Our Church History

First United Methodist Church of Conroe

The church was organized in 1870.  There was no designated meeting place other than in homes.  Later, meeting were held in a one room school located at the corner of Sherman and 3rd Street.  There were 12 or 15 members and Sunday School meeting were held two Sundays each month by both Baptist and Methodist.

Our town grew, in 1887 the first pastor W.S. South,rode horseback from Bryan to preach once a month.

On December 19, 1880, thirty-three men pledge $418.50 for the first church building.  Isaac Conroe donated land for the first church building at the corner of Davis and First.   Conroe then headed the circuit and records from that year stated "Methodist are in majority here."   

The building located at the corner of Main and Phillips, known as the “second sanctuary” was completed in 1917 at a cost of $11,208.14. In spite of a temporary attendance setback due to an epidemic of Spanish influenza, membership of Conroe Methodist Church grew to 400, with 250 enrolled in Sunday School.

In July 1941, the cornerstone of the third sanctuary rested on the same site, accommodating the building to be completed that December. The old church facility served as an educational building for several years until damaged by a storm. During this period Sunday School classes met in various nearby locations.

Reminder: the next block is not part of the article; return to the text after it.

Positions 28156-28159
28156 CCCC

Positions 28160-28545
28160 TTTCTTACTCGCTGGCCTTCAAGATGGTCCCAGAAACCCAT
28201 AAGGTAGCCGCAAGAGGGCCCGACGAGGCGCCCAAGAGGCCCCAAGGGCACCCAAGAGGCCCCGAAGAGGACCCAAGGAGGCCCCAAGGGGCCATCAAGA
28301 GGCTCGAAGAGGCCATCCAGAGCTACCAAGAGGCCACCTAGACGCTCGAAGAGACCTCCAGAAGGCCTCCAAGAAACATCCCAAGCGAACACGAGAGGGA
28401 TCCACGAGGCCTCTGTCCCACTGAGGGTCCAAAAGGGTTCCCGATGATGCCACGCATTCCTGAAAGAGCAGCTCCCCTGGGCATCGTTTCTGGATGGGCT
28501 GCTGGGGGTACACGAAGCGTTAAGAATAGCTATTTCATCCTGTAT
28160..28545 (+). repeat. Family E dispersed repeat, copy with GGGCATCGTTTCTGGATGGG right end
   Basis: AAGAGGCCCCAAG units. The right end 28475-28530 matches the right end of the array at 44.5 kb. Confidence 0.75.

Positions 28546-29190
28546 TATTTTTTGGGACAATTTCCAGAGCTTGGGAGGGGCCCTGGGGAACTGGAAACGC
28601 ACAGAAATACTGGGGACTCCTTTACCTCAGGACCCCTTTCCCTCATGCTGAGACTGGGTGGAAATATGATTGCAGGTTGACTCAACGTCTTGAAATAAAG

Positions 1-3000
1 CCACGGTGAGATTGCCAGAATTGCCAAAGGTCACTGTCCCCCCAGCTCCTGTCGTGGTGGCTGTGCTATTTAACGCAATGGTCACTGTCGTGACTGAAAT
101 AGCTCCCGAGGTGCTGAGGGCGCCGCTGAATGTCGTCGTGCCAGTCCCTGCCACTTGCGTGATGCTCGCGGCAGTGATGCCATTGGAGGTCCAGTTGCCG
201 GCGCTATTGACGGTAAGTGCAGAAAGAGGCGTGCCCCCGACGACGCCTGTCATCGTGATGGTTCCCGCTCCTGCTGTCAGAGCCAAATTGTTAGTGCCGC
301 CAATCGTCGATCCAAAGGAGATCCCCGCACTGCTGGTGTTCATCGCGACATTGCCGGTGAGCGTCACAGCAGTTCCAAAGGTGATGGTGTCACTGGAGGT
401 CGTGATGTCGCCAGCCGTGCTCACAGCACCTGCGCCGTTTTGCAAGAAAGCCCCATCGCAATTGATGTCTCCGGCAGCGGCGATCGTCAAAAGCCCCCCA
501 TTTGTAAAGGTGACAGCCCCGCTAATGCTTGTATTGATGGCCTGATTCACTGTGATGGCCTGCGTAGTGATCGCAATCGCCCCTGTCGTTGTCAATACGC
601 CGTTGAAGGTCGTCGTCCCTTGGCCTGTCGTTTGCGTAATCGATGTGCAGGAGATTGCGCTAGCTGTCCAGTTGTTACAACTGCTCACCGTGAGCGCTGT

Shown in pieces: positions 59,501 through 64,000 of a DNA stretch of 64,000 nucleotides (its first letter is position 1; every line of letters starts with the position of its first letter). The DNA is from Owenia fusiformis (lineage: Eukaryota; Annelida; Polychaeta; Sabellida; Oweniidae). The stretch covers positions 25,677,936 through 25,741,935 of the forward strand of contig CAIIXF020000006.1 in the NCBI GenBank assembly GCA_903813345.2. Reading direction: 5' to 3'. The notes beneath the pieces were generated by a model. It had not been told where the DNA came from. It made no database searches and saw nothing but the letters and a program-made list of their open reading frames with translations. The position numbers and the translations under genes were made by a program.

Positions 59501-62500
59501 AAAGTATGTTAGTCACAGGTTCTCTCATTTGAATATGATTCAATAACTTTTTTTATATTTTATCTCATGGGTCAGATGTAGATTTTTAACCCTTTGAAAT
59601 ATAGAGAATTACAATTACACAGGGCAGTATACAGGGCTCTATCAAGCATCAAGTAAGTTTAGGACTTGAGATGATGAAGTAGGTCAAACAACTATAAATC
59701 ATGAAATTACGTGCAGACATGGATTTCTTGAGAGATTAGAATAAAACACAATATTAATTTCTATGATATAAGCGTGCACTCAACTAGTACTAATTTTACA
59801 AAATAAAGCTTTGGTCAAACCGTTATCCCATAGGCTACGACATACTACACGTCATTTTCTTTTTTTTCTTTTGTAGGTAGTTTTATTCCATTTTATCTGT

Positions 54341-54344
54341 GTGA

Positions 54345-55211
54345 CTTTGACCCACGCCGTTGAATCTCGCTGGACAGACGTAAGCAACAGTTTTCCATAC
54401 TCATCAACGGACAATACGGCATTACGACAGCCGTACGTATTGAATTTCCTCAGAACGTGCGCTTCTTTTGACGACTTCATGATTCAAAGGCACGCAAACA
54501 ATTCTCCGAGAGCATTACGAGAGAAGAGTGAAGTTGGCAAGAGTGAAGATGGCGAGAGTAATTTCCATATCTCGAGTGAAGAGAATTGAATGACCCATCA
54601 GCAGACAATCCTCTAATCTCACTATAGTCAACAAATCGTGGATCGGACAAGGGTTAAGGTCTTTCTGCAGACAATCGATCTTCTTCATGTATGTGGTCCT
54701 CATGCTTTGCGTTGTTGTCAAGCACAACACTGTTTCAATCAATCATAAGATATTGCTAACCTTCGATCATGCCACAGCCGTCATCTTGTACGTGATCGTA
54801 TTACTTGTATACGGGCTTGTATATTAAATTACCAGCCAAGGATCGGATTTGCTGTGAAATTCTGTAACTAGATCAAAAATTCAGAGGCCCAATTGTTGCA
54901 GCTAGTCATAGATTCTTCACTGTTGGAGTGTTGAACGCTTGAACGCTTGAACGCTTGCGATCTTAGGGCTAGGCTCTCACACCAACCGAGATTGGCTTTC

A memorable event took place in 1965 when a long dreamed of extended, three-unit building, with all the related improvements, became a reality. Two years later another far more extensive, yet unrelated event occurred with the unification of Methodists and Evangelical Brethren -- now the United Methodist Church.

It is obvious that the history of First United Methodist Church in Conroe is not complete. With the dedication of the current facility in November 2000, there appeared a new, enlarged era of service in which the doors are opened wide to all who come. Correspondingly, never in the history of the church has there been more urgent need for its stabilizing, strengthening influence and its spiritual guidance.

Lest we forget.... the history of our modest beginnings is not the story of any one group of people (albeit “laborers with God”), nor is it the mere recounting of properties and edifices. It is, indeed, the chronicle of a great movement, of service, of worship, all in the name of our Lord and Savior, Jesus Christ.